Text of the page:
Broken-Up Programs Limit Broken Tools

Posting tool paths for different operations to the machine individually rather than as a single, combined part program helps this heavily lights-out operation quickly address the causes of tool wear and breakage.


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Breaking up programs by operation speeds the process of troubleshooting a worn or broken tool after an alarm is triggered by a Blum laser tool probe, an accessory common to all of the shop’s machining centers. 

Thanks to workzone-mounted cameras and other remote machine monitoring and control technology, personnel at Hard Milling Solutions (HMS) can respond immediately to any problems during the shop’s two lights-out shifts. However, determining the source of the problem when a machine’s laser tool probe triggers an alarm for wear or breakage can still take a great deal of time. In these instances, the shop relies on another strategy to get spindles spinning again as quickly as possible, one that’s exceedingly simple to execute. That is, to segment part programs by posting tool paths for different operations separately, rather than as a package.


Even during the single, staffed shift, the shop floor at HMS can be a lonely place. Programmers like Ryan Mihelcich, shown here, rely on video feeds and automatic alerts to keep them apprised of ongoing machining operations while they program future jobs. In fact, one such alert is tied into the shop’s doorbell, which rings whenever a machine stops. 

The essential idea is that determining why a one-hour program alarmed out is far easier than determining why a 10-hour program alarmed out, says Corey Greenwald, HMS founder and president. That’s because after an alarm, the program essentially “rewinds,” he explains. So, the process of discovering when a problem occurred (let alone why) requires retracing steps, sometimes all the way back to the first toolpath. Even if the 10-hour program calls for hourly checks for tool wear or breakage with an integrated laser probe, the only benefit of an alarm is ensuring that the machine shuts down and that the problem doesn’t get any worse. Posting the program in hourly segments instead, with a laser check after each, makes troubleshooting faster by isolating the portion of the machining routine where the error occurred.  

In some cases, a simple visual check of the part might be enough to determine which operations completed before the alarm. However, HMS’s mostly mold and die industry work, which often involves taking multiple, light passes across the same complex geometry, makes these visual checks less reliable than they might sound, Mr. Greenwald says. “If you’re squeezing down into a tight crevice, it can be hard to see with the human eye whether you've got a 6-ball (6-mm ballnose end mill) or a 3-ball in there,” he explains. He adds that segmented programs come in particularly handy when multiple operations use the same cutting tool, particularly when those operations don’t occur in sequence. “With one big program that’s errored out, all you’ll know is which tool is in the spindle.”

Although this concept is straightforward, it might not work for every shop. HMS has standardized largely on Makino, which supplied seven of the shop’s eight high-speed, hard-milling VMCs. That builder’s Professional 5 CNC offers two capabilities that facilitate HMS’s segmented programming approach. One is the capability to customize program names. This helps employees understand what’s happening during a particular portion of the machining routine, and Mr. Greenwald says it comes in particularly handy when multiple, non-sequential operations employ the same cutter (examples of typical names for HMS program segments include “10-mm rough” and “6-mm semi-finish”). Perhaps more importantly, the CNC enables running multiple programs in sequence, and that list can be displayed in the DNC list. “You could write a macro to list the operations with other controls, but when it errors out, it’ll just rewind to the beginning. With the Pro 5, it’s easy to have a list of every program that’s going to run, and they’ll run one after the other. If there’s an alarm, the program segment where it occurred will show up as incomplete.”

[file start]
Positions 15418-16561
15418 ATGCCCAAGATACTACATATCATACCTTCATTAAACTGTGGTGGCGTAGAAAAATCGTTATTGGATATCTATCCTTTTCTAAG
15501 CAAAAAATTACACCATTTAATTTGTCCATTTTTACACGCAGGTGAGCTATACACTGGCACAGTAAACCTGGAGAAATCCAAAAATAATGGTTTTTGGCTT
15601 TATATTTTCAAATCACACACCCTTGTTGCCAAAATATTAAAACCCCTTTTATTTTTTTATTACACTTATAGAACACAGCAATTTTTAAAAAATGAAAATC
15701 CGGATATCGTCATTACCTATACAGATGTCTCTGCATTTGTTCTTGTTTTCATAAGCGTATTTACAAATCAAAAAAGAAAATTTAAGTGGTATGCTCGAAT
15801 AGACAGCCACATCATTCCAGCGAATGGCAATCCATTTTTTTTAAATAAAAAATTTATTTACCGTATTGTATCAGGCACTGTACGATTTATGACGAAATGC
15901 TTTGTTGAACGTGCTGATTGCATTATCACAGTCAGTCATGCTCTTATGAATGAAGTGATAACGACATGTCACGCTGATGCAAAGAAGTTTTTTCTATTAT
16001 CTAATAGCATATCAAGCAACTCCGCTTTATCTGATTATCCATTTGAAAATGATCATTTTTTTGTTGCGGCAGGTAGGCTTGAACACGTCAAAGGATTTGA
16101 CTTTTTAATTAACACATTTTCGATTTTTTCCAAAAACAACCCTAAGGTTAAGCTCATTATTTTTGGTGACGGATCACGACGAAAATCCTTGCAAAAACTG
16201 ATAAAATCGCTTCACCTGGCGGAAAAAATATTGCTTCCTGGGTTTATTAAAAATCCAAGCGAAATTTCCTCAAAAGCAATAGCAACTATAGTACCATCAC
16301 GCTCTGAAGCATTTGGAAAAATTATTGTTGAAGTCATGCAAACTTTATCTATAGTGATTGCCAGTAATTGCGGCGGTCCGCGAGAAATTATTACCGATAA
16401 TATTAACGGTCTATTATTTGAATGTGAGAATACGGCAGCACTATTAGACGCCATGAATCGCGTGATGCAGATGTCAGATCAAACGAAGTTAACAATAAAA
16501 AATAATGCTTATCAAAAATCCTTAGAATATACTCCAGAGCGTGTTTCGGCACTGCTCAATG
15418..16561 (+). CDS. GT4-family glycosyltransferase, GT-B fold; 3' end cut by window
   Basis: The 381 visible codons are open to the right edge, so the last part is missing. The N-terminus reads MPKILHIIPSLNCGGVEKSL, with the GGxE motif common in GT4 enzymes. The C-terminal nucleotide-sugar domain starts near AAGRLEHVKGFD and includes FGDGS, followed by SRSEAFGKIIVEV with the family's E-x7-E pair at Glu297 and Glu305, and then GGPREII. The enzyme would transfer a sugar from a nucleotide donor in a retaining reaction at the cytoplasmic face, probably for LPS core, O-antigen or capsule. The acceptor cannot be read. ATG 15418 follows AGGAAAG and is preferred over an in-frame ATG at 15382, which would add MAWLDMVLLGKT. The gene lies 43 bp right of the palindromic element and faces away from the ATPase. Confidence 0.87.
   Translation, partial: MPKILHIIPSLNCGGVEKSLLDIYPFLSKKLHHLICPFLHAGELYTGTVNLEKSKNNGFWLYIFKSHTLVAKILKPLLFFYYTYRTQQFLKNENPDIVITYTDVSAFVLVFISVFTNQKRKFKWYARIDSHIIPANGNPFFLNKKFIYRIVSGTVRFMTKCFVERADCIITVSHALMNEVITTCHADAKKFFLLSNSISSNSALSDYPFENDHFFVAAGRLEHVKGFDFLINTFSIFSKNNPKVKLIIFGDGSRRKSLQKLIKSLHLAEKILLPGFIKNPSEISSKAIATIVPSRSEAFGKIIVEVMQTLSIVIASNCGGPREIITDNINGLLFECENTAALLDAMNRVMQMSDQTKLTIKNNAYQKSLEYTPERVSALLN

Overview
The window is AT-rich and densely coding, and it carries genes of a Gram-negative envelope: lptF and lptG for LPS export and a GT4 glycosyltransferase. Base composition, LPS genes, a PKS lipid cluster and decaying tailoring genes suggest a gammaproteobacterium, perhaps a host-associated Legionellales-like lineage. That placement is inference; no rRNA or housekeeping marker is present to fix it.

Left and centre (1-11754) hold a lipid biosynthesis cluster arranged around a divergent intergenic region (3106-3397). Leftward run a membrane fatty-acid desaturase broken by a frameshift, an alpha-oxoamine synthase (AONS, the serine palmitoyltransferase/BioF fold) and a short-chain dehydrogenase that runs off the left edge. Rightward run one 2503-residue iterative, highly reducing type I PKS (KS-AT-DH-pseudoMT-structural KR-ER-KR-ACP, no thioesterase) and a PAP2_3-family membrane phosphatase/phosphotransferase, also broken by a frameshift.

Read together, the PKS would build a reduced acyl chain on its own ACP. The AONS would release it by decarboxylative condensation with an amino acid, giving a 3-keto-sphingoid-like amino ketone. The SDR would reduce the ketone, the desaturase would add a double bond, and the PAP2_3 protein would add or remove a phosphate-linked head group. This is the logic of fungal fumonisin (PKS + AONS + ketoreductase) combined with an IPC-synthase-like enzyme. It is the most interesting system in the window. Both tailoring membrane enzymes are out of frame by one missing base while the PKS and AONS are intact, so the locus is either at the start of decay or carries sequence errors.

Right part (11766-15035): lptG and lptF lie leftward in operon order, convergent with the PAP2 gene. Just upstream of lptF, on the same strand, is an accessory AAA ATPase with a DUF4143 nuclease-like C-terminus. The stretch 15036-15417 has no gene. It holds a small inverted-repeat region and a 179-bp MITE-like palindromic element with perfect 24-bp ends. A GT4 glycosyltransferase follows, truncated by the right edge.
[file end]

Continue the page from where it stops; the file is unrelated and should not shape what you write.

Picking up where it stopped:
Segmented programming certainly comes in handy, but this is a shop that thrives largely on ensuring tools don’t break or wear prematurely in the first place. For an operation focused so heavily on unattended machining, process reliability and predictability are paramount. Although far more involved than segmented programming, HMS’s approach to ensuring that reliability and predictability is rooted in very simple concepts. Essentially, the shop makes the most of its CAM software tool library by painstakingly tracking machining parameters for every job, then standardizing on the most effective settings for particular combinations of cutting tools and materials. This March-issue feature article tells that story.   


  • Cutting Tool Edge Prep: The Invisible Advantage

    Edge preparation involves removing material from a cutting tool in order to extend its life. That may sound counterintuitive, but a maker of glass molds says edge prep has dramatically reduced the amount it spends on tools.

  • The Progress of a Progressive Die Maker

    This shop sees no long-term threat in the reality of lower prices. Machine tool investments related to various die components allow the shop to use skilled labor more efficiently.

  • The Hard Milling Imperative

    Hard milling allows mold components to be machined in the hardened state, thus skipping several expensive and time-consuming processes such as electrical discharge machining and hand polishing.